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  • The Tweety Bird Defense

    Those who remember the Warren Court recall imaginative renderings of the constitution to expand criminal’s rights coupled with outright judicial hostility to police. The result was a national crime wave only recently curbed by new police techniques and more favorable rulings from the Supreme Court.

    Now that Barack Obama has identified Earl Warren as a model judge, we could face a judicial flashback to the 1970s. Unfortunately, we have a preview of what that might look like from a recent Sixth Circuit case involving a drug arrest in Michigan.

    The suspect, Lonnie Ray Davis, was pulled over for violating a Michigan law prohibiting “dangling ornaments” that obstruct a driver’s vision. Davis had a 4” Tweety Bird statue dangling by a 3” string on his rear view mirror.

    When he was pulled over, Davis admitted he had no drivers license, and was arrested. A search revealed an open pint of Hennessey Cognac, a stun gun in his waist, 2 baggies of crack cocaine in his sock, four rolled up wads of cash in his pocket, and a loaded .380 pistol under the drivers’ seat.

    So, we have Tweety Bird, open booze, no license, two weapons, illicit drugs packaged for sale, and the apparent proceeds of prior sales. What were the honorable judges of the Sixth Circuit worried about? Tweety Bird, of course! You just can’t trust those cops, the judges concluded, to tell the difference between a dangling Tweety Bird ornament (not allowed) and a parking pass (ok). Even though Davis’ lawyers had not even raised the point, the judges struck down the Michigan “ornament” law finding it too vague to trust police with enforcing it.

    Beyond the facial absurdity, the case is a classic example of judicial activism. First, courts have a duty to avoid raising constitutional issues unless they are necessary to decide the case. Here, the court bent over backwards to decide a constitutional question that no one raised or even discussed. Second, the judicial gymnastics appear designed to undermine Supreme Court case law that allows police to pull over drivers for minor traffic violations even if the “real” reason for the stop is a belief that the driver is a drug runner. If you can’t pull over cars festooned with Tweety, then police have fewer tools to stop potential drug dealers.

    Heritage’s Todd Gaziano has previously spelled out that the opinion’s author, former Chief Judge Boyce Martin, is known for mischief that would make even the most strident activist blush. GW Law Professor Orin Kerr has more on this at the Volokh Conspiracy for those interested in the technical legal doctrines of which such silliness is composed. For the rest of us this case is a sobering reminder that some judges actually believe there is more to fear from a Michigan Township Policeman than from a liquored-up, armed, well-stocked drug dealer illegally operating a motor vehicle.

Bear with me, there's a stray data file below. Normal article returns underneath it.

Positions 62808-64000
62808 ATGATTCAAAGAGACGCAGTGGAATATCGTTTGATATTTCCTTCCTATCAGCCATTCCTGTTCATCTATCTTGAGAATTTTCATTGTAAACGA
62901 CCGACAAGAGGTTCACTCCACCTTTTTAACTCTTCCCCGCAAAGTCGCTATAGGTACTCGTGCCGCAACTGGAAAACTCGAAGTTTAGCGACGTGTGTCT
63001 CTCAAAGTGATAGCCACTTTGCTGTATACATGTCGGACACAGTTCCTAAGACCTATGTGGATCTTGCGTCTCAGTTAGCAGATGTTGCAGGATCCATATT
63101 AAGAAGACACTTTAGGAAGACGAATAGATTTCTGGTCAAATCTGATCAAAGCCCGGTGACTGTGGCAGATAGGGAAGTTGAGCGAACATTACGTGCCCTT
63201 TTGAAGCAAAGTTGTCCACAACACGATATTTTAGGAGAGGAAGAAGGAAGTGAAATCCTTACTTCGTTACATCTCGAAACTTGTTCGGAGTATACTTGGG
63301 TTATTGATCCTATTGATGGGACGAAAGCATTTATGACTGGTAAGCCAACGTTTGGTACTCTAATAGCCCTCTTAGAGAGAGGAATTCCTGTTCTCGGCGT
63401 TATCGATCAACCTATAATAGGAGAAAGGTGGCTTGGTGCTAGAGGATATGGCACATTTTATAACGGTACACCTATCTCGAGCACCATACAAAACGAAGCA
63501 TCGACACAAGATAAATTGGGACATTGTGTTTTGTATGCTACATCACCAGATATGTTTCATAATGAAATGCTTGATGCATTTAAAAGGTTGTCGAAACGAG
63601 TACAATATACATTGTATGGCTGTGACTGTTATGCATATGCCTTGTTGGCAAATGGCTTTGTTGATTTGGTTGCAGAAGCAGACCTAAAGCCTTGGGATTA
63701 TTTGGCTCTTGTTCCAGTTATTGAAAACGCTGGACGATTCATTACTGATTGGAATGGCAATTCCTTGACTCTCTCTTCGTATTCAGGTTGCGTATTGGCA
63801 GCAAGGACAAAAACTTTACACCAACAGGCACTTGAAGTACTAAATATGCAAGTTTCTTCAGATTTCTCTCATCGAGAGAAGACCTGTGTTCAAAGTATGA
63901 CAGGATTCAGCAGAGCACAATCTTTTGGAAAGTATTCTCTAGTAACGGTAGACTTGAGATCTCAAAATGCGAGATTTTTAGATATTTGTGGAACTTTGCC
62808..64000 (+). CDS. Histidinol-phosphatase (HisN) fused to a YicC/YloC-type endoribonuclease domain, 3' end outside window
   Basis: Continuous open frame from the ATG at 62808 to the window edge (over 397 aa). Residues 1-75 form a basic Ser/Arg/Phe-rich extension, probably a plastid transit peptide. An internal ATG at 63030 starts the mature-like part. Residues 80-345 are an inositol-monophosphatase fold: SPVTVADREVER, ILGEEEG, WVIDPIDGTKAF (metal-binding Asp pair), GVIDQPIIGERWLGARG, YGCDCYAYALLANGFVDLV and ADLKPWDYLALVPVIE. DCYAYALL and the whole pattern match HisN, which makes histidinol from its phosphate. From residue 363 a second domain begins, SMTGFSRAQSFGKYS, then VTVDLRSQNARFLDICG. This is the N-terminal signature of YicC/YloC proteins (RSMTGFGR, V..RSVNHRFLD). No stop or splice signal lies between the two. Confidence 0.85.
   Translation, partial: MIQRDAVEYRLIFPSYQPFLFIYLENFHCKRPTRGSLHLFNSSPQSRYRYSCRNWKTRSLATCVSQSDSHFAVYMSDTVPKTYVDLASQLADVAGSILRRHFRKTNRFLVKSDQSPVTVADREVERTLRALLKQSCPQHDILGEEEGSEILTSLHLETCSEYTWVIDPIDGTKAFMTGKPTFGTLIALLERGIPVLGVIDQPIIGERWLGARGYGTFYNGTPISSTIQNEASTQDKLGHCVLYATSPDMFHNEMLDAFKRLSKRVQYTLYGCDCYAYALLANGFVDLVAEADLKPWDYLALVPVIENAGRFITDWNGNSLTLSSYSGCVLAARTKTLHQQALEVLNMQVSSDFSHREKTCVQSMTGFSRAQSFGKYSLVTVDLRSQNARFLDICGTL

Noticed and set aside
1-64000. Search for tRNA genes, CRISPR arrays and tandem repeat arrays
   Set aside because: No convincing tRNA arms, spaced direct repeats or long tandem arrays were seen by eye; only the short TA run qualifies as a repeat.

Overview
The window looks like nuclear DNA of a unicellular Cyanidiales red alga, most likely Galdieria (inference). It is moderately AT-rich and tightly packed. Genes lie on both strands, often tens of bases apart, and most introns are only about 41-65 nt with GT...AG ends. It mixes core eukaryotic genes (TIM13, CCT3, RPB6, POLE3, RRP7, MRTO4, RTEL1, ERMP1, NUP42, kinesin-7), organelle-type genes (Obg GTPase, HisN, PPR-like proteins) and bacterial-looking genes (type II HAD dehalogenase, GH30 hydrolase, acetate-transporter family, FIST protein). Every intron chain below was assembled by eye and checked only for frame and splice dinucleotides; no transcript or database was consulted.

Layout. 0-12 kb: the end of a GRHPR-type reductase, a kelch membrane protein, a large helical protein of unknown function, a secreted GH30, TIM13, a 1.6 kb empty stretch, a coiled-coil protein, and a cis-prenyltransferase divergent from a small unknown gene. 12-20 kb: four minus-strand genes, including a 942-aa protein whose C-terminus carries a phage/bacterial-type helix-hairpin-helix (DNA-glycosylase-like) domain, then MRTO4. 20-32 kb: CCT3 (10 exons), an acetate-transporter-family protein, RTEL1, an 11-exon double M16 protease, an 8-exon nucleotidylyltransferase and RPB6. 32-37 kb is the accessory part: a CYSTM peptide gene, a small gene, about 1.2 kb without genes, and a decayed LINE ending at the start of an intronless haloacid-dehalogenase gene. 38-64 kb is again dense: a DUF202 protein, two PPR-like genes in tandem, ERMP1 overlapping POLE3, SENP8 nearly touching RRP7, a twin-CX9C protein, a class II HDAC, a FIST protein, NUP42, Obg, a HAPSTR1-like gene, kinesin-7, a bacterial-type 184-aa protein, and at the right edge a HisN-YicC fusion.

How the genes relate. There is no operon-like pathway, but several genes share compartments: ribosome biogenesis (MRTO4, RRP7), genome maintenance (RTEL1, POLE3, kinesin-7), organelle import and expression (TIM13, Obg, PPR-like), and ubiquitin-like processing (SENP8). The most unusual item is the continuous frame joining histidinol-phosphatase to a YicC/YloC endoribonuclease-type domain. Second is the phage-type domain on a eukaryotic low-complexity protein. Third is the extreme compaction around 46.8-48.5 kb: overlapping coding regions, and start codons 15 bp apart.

Posted in Legal [slideshow_deploy]

    12 Responses to The Tweety Bird Defense

    1. Stan, Greenfield, TN says:

      The thing that concerns me about this is the whole case was based on the officer's stop due to "suspicion" of a violation. He thought the object obscurred the driver's view. At 2:00 a.m. it was difficult to determine what was hanging from the mirror.

      Actually, we all know the officer probably didn't stop the driver JUST because of the Tweety Bird. He was also probably convinced the driver was up to no good. I personally think he has the authority and duty to stop anyone who he wants to. There is no harm in stopping an individual for the purpose of checking his drivers license. Here in Tn, the State Troopers announce on the radio when and where they plan to setup roadblocks to check for drunk drivers!!!!! Is that not the stupidist thing you ever heard of? I say stop anyone anytime and anywhere. Random drug screens in factories work. Why not random traffic stops as well.


    2. Pingback: The Tweety Bird Defense « America, You Asked For It!

    3. Mark, Houston says:

      Hey Stan , Do you honestly believe that our peace officers should have the aythority to stop ANYONE at ANYTIME just becuase he/she feels like it ? What kind of precident does this set ? "Hey, that kid has long hair so he's a crook." or "That young black kid is in a white subdivision,he's a criminal" . At what point Stan do you draw the line . A policeman HAS to have a cause to stop and detain you PERIOD.Unless you believe in a LIBERAL state .

    4. Brenda, California says: